How to Interpret Food Label Expiration Dates
This entry was posted on December 16, 2015.
Clarifying Expiration Labels May Reduce Food Waste Given the amount of food-related illness outbreaks this year, it's no surprise many consumers are especially cautious about checking the expiration dates listed on food labels.
Most consumers are becoming more attentive to the foods they eat, not just because they fear food-borne sickness, but also because they want to lead a healthy life, which means purchasing "real," whole foods. However, usually these fresh vegetables and produce have shorter shelf-lives. If a consumer suspects a product has exceed its expiration date, naturally, he throws it away.
Frivolous Food Wasting Unfortunately, this doesn't help the existing issue of food waste in our country. According to the U.S. Department of Agriculture, approximately 30 to 40 percent of all food, a total worth of about $161 billion, is wasted every year. Of course, not all of this percentage can be definitively blamed on domestic households, but research has indicated we may be contributing to it.
The Food Marketing Institute recently conducted a survey that revealed nearly 50 percent of consumers who see a product has reached or surpassed the sell-by or best-by date will most likely dispose of it, The Wall Street Journal's Anne Chaker noted.
Better safe than sorry, right?
While it is wise to be careful what we consume, which includes trying to avoid food contamination, our misinterpretation of these labels may result in unnecessary levels of food waste.
When it comes to understanding these labels, Americans are generally missing the point, Natural Resources Defense Council Scientist Dana Gunders suggested to Chaker.
"The manufacturer is not trying to tell you to throw a product out at that date," she clarified.
Real Meaning of Expiration Labels One of the most important things for consumers to understand, Gunders indicated, is that these expiration dates are not so much mandatory regulations for consumers as they are mere suggestions. Furthermore, they aren't there to indicate the safety of a food product past a certain date, but rather the quality of it.
Gunders highlighted the three common expiration terms used on food product labels: sell-by, use-by and best-before. The sell-by date, the source explained, is used more as a form of communication between manufacturers and stores so retailers have a reference point that allows them to manage inventory and sell food at peak quality.
It is the best-by label that is aimed directly at the customer, but only as a manufacturer recommendation, Gunders explained. Many consumers fail to realize that this label is not indicating the food goes bad or that it automatically becomes unsafe to eat after that date. And this is where so much, perhaps too much, is left for individual interpretation.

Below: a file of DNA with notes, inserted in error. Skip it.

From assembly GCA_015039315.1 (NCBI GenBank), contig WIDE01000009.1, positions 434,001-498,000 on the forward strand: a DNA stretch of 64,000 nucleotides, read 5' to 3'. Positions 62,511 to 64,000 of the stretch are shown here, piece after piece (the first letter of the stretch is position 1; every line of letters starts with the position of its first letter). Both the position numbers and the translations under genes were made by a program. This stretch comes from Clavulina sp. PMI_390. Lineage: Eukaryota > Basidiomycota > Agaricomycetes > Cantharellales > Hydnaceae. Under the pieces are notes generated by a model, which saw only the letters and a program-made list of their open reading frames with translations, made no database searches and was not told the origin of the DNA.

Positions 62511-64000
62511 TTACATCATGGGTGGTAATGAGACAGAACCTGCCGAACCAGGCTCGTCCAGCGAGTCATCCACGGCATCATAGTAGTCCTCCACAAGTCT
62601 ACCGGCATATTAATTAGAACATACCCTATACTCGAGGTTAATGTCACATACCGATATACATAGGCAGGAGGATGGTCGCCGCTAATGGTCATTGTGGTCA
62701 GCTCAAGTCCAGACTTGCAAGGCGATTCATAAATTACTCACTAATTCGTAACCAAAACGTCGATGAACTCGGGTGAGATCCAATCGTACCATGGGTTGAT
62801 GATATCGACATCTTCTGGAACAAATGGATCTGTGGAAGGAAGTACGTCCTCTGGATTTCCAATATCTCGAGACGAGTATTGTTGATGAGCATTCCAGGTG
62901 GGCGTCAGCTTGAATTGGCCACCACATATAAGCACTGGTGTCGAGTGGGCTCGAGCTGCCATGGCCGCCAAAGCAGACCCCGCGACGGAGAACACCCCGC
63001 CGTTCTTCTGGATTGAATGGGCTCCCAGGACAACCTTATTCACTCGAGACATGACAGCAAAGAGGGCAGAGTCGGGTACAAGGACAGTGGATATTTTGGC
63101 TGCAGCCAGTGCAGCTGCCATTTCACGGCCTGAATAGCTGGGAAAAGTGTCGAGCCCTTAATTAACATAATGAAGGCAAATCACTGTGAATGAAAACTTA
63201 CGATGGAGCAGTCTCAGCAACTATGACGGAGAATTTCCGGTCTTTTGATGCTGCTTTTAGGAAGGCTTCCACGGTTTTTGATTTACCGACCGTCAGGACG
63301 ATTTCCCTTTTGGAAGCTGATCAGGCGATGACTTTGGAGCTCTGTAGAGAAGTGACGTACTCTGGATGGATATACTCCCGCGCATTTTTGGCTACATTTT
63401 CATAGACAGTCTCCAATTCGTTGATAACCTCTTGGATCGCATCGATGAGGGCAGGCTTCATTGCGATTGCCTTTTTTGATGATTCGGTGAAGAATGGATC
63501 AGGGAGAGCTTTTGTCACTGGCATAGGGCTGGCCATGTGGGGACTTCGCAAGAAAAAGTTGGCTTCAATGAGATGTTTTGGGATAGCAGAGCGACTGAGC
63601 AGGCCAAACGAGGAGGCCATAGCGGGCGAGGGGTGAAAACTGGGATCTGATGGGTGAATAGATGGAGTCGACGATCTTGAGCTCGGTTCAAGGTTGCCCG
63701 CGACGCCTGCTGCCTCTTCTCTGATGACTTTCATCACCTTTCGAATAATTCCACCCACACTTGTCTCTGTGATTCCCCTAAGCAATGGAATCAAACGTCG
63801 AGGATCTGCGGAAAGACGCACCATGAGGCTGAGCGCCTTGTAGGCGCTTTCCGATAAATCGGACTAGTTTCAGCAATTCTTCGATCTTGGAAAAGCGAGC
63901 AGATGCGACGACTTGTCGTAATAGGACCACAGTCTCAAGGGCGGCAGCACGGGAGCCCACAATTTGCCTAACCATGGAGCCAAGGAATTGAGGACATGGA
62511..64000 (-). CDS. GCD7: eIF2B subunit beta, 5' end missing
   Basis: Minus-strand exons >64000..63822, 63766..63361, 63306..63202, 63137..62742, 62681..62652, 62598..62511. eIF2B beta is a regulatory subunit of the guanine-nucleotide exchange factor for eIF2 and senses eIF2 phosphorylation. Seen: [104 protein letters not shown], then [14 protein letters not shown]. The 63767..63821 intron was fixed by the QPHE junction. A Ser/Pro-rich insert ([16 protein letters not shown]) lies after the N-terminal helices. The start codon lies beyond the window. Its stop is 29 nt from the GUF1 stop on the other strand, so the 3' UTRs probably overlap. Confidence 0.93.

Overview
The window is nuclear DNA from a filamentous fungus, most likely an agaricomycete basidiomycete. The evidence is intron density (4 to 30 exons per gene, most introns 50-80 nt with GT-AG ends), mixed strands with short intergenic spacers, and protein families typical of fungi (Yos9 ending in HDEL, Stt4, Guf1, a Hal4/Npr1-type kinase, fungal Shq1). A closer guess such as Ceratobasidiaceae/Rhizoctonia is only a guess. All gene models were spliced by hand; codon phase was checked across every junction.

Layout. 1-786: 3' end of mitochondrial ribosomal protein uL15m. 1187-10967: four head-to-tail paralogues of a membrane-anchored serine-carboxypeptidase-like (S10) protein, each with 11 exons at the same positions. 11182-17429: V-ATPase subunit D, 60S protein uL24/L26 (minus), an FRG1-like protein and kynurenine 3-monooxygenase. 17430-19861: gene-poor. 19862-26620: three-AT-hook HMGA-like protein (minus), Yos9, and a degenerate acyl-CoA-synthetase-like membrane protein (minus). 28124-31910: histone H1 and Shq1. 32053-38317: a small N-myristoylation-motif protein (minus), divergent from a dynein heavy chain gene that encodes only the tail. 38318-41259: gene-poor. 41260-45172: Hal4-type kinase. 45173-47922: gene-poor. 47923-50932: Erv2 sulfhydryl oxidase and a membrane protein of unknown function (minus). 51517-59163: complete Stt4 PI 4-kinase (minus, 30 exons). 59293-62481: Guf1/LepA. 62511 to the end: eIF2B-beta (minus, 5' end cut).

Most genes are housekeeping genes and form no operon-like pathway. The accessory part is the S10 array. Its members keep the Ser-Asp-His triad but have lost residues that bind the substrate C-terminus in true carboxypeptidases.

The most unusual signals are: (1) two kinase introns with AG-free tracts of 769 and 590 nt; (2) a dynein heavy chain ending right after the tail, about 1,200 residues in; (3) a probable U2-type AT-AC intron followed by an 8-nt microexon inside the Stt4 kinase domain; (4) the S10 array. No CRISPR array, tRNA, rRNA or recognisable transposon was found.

This is one issue The Food Recovery Act aims to alleviate. Congresswoman Chellie Pingree introduced the bill to Congress this week in an effort to reduce the amount of wasted food in America. The bill proposes that it should be required for manufacturers to include "Manufacturer's suggestion only" alongside the expiration-related date on food product labels.
"Currently there are no federal laws regarding expiration dates," stated Pingree. "Manufacturers can go overboard with the dates they put on food and it can lead to consumers and retailers throwing out perfectly good food."
Pingree explained that, since the amount of food wasted in America equates to approximately $125 per family of four, this bill could help not only save money, but feed families as well.
"The Food Recovery Act takes a comprehensive approach to reducing the amount of food that ends up in landfills and at the same time reducing the number of Americans who have a hard time putting food on the table," she also said.
Fear of Food Illness One of the most surprising aspects of expiration labels Gunders mentioned to Chaker is that, contrary to popular belief, it is not eating food past its suggested date that causes illnesses like food poisoning, salmonella or e coli. Most people get these sicknesses from bacterial contamination that takes effect on the farm, or in the beginning stages of production.
Consumers are more likely to get sick from the improper handling of food or the growth of bacteria in food processing than they are because they eat food five days after its expiration date.
According to Gunders, the best way for consumers to avoid food-related illnesses and reduce waste is to simply follow their own senses. If it has an unusual odor or tastes strange, throw it away. But don't solely rely on the expiration date of the product label to guide you.
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